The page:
Our trip to the San Diego Water Conservation Garden.
When you think of your ideal front lawn, what comes to mind? A 5,000 square foot lawn covered in the lush, green grass? Now, that does sound great, but a lawn like that typically requires a lot of water to maintain. It takes about half of a gallon (0.623 gallons) of water to provide one square foot of your lawn with one inch of water. If you have a 5,000 square foot lawn, you will be using 3,115 gallons of water every time you water it! Imagine the amount of water and money you could save by switching to a water-efficient lawn instead! At SWE, we love the idea of a water-conserving garden/lawn. There are several different types of plants and materials you can use to substitute grass that will not only help you save water, but will look beautiful as well.
We stopped by the Water Conservation Garden here in San Diego to learn more about the types of plants and techniques we can use to create a unique and sustainable lawn. The garden is six acres of greenery and plant life. It’s perfect for all ages, and it’s dog friendly! There are many activities that the Garden provides for families, including The Dorcas E. Utter Butterfly Pavilion and the Ms. Smarty-Plants™ Youth Education Program. The Garden is set up so that you can walk through and enjoy the scenery, while also learning about the plants and ecosystem along the way. It is the perfect place to go for inspiration for those looking to create their own water efficient garden or lawn. They even have potted plants for sale to get you started! We took home two plants as our souvenirs for our day at the Garden.
When it comes to plants, there are many species that thrive in California that are drought tolerant and don’t require much water. They can withstand a significant amount of sun as well! For example, many people know that succulents are a good beginner plant to grow and maintain because they store water for longer periods of time and can grow in drier climates. A lot of the plants that do well in California are typically the drought-tolerant, sun-loving, less-water-using species. To find out which types of plants will do well in your yard or garden, it’s important to know what Plant Hardiness Zone you are in. This map shows the different zones in California and throughout the rest of the United States. Once you find out which zone you live in, you can pick out plants that do well in that location.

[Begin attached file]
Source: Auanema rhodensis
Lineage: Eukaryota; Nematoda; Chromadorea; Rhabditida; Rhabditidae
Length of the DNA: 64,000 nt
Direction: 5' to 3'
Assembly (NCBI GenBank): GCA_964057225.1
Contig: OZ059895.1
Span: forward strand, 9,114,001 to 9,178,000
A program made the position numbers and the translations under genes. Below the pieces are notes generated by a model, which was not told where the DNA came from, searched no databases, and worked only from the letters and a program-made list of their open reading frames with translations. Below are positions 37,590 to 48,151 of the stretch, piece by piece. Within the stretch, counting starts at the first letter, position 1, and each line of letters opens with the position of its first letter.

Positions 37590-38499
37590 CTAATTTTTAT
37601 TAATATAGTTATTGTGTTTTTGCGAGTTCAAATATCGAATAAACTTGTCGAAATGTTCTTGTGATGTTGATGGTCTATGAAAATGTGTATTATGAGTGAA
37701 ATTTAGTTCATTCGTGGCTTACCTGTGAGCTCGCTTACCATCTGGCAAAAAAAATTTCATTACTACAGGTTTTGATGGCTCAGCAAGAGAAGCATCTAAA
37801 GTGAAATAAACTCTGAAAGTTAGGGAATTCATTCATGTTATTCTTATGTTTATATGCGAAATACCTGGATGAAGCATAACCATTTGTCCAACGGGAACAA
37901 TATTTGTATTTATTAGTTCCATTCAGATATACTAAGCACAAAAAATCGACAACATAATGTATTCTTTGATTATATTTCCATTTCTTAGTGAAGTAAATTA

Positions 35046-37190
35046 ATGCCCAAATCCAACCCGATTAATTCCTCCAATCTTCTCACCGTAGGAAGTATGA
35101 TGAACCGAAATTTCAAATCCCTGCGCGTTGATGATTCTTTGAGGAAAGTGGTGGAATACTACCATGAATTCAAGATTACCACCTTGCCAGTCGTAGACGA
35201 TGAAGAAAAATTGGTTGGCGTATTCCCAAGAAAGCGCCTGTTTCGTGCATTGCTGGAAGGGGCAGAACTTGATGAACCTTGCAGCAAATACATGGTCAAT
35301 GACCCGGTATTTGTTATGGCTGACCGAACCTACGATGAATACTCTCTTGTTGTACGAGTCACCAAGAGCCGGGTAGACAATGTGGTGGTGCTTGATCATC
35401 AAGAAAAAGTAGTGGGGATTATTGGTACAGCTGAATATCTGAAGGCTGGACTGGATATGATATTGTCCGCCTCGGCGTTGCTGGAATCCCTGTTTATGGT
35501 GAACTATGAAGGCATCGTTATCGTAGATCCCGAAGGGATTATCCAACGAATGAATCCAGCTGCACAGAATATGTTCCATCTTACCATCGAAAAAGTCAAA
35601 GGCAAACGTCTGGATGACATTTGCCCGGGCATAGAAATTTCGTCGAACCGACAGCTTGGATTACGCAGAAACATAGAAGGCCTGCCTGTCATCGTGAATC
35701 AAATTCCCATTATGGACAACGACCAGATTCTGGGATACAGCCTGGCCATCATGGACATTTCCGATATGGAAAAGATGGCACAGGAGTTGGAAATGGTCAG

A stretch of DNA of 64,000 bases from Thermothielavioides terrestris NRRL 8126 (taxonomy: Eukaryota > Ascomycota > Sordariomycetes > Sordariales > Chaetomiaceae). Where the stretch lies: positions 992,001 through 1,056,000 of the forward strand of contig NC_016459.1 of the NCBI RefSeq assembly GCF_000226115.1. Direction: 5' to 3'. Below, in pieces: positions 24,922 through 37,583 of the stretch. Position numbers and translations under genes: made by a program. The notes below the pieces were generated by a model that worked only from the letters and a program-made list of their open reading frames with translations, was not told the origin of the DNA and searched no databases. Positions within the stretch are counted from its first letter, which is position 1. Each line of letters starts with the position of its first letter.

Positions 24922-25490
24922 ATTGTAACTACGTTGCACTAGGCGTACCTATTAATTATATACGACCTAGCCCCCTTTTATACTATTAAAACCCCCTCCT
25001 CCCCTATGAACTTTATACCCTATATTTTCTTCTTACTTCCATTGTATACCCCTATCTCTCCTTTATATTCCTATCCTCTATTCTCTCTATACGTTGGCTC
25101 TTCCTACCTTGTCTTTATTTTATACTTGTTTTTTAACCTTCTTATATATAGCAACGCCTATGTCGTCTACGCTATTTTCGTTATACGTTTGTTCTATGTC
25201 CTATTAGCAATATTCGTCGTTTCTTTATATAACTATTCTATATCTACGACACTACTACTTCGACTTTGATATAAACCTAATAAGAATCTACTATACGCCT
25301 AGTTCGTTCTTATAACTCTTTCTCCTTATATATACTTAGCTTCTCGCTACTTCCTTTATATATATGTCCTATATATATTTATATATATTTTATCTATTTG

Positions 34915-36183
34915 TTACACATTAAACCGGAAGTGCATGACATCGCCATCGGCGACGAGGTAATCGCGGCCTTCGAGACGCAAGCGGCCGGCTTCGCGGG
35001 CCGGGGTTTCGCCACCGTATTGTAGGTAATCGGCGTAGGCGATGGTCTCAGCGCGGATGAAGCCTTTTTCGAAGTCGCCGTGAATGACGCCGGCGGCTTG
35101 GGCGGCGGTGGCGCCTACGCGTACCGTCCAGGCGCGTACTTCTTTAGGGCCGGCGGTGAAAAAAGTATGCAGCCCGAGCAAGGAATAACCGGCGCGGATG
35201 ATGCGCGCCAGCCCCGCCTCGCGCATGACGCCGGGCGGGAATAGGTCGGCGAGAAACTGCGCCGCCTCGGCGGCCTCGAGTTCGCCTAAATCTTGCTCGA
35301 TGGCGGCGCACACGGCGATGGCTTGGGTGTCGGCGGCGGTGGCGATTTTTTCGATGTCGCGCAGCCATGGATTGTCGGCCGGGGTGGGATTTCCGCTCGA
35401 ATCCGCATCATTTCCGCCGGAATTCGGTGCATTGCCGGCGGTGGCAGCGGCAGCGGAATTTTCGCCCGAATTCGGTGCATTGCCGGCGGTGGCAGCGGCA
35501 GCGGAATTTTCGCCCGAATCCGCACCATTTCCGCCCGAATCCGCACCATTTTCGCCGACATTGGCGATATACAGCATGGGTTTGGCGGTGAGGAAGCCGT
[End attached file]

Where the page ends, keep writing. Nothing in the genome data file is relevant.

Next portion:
Some of our favorite examples of plants that will suit a water-efficient garden are:
- Matilija Poppies
- Shrub Daisies
- Mexican Bush Sage
- Kangaroo Paw
- Pride of Madeira
- New Zealand Flax
- Fruitless Olive Trees
- Siskiyou Pink Gaura
- Dwarf Bottlebrush
The key to a garden isn’t always just about the plants, but what they are planted in. For water conservation gardens, it’s always helpful and recommended to use some type of mulch. Mulch acts as an insulation; it keeps water from evaporating as fast and lowers the temperature of the soil. Several types of mulches can be used with the same result. Rocks or plastic mulches, sawdust, straw, bark, grass clippings, mosses, etc. can all be used as mulch for your garden. Organic mulches can decompose and maintain a healthy ecosystem for your plants as well! Having a tree in the yard that doesn’t require a bunch of water to maintain can also be helpful in keeping the soil cooler and slowing down the rate of evaporation.
Having a water-efficient garden can be an eye-catching and rewarding addition to your home. The proof is in how much water and money you can save by switching! Check out Water Efficient Gardens’ water-saving calculator here. For more information about drought-tolerant plants, mulches, and designs, check out the Water Conservation Garden in person or head to their website. Feel free to contact us as well for any questions or suggestions you have as well! We love to see all of the unique and creative ways people construct their gardens!